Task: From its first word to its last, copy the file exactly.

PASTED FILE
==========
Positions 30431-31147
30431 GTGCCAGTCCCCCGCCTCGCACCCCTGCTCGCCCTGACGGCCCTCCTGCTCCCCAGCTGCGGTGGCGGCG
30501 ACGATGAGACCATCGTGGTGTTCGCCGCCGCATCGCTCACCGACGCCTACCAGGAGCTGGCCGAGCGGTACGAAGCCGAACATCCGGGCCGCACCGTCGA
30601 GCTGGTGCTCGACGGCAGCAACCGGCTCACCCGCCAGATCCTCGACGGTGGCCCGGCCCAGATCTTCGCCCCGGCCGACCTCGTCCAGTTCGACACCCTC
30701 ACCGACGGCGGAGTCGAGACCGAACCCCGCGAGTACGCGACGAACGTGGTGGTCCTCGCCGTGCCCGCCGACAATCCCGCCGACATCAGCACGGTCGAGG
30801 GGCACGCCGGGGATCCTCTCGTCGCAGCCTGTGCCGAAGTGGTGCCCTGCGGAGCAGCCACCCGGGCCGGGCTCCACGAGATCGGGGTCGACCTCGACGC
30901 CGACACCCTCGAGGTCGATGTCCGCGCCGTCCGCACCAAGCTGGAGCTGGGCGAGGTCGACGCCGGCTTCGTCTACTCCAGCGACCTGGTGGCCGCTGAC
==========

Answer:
Positions 30431-31147
30431 GTGCCAGTCCCCCGCCTCGCACCCCTGCTCGCCCTGACGGCCCTCCTGCTCCCCAGCTGCGGTGGCGGCG
30501 ACGATGAGACCATCGTGGTGTTCGCCGCCGCATCGCTCACCGACGCCTACCAGGAGCTGGCCGAGCGGTACGAAGCCGAACATCCGGGCCGCACCGTCGA
30601 GCTGGTGCTCGACGGCAGCAACCGGCTCACCCGCCAGATCCTCGACGGTGGCCCGGCCCAGATCTTCGCCCCGGCCGACCTCGTCCAGTTCGACACCCTC
30701 ACCGACGGCGGAGTCGAGACCGAACCCCGCGAGTACGCGACGAACGTGGTGGTCCTCGCCGTGCCCGCCGACAATCCCGCCGACATCAGCACGGTCGAGG
30801 GGCACGCCGGGGATCCTCTCGTCGCAGCCTGTGCCGAAGTGGTGCCCTGCGGAGCAGCCACCCGGGCCGGGCTCCACGAGATCGGGGTCGACCTCGACGC
30901 CGACACCCTCGAGGTCGATGTCCGCGCCGTCCGCACCAAGCTGGAGCTGGGCGAGGTCGACGCCGGCTTCGTCTACTCCAGCGACCTGGTGGCCGCTGAC